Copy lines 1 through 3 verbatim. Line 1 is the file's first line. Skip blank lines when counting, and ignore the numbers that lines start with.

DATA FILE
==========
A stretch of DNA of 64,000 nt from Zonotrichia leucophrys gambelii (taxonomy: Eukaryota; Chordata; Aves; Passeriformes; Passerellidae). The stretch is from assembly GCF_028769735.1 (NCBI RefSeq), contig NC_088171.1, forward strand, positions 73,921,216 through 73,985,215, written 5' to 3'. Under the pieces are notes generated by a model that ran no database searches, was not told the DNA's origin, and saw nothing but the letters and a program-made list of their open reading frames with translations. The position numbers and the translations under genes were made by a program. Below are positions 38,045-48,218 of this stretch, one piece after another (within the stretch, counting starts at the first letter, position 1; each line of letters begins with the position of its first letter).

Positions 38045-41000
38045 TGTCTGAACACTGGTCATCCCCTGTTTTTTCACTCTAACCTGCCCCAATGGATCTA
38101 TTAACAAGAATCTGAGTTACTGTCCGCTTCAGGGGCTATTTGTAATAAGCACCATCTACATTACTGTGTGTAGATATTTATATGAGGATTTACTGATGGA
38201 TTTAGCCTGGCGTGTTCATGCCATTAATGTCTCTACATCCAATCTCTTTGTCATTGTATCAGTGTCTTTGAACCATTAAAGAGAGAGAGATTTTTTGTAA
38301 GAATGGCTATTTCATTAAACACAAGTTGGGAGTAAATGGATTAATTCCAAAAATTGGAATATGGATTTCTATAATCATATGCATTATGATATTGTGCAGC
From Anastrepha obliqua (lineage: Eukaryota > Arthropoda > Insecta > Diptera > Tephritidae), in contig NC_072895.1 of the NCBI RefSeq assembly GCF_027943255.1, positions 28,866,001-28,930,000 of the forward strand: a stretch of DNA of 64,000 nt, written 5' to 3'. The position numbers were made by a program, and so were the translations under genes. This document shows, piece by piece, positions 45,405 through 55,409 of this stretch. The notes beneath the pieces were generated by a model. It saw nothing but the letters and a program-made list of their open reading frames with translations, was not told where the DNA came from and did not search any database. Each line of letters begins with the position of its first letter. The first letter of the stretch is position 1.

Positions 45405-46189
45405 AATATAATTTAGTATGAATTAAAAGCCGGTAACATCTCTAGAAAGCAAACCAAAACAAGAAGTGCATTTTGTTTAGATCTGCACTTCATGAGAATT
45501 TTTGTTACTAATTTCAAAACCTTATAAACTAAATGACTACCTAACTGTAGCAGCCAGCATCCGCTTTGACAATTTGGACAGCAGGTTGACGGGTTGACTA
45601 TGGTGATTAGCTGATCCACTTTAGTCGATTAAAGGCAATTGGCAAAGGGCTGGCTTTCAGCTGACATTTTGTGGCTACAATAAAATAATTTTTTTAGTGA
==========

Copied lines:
A stretch of DNA of 64,000 nt from Zonotrichia leucophrys gambelii (taxonomy: Eukaryota; Chordata; Aves; Passeriformes; Passerellidae). The stretch is from assembly GCF_028769735.1 (NCBI RefSeq), contig NC_088171.1, forward strand, positions 73,921,216 through 73,985,215, written 5' to 3'. Under the pieces are notes generated by a model that ran no database searches, was not told the DNA's origin, and saw nothing but the letters and a program-made list of their open reading frames with translations. The position numbers and the translations under genes were made by a program. Below are positions 38,045-48,218 of this stretch, one piece after another (within the stretch, counting starts at the first letter, position 1; each line of letters begins with the position of its first letter).

Positions 38045-41000
38045 TGTCTGAACACTGGTCATCCCCTGTTTTTTCACTCTAACCTGCCCCAATGGATCTA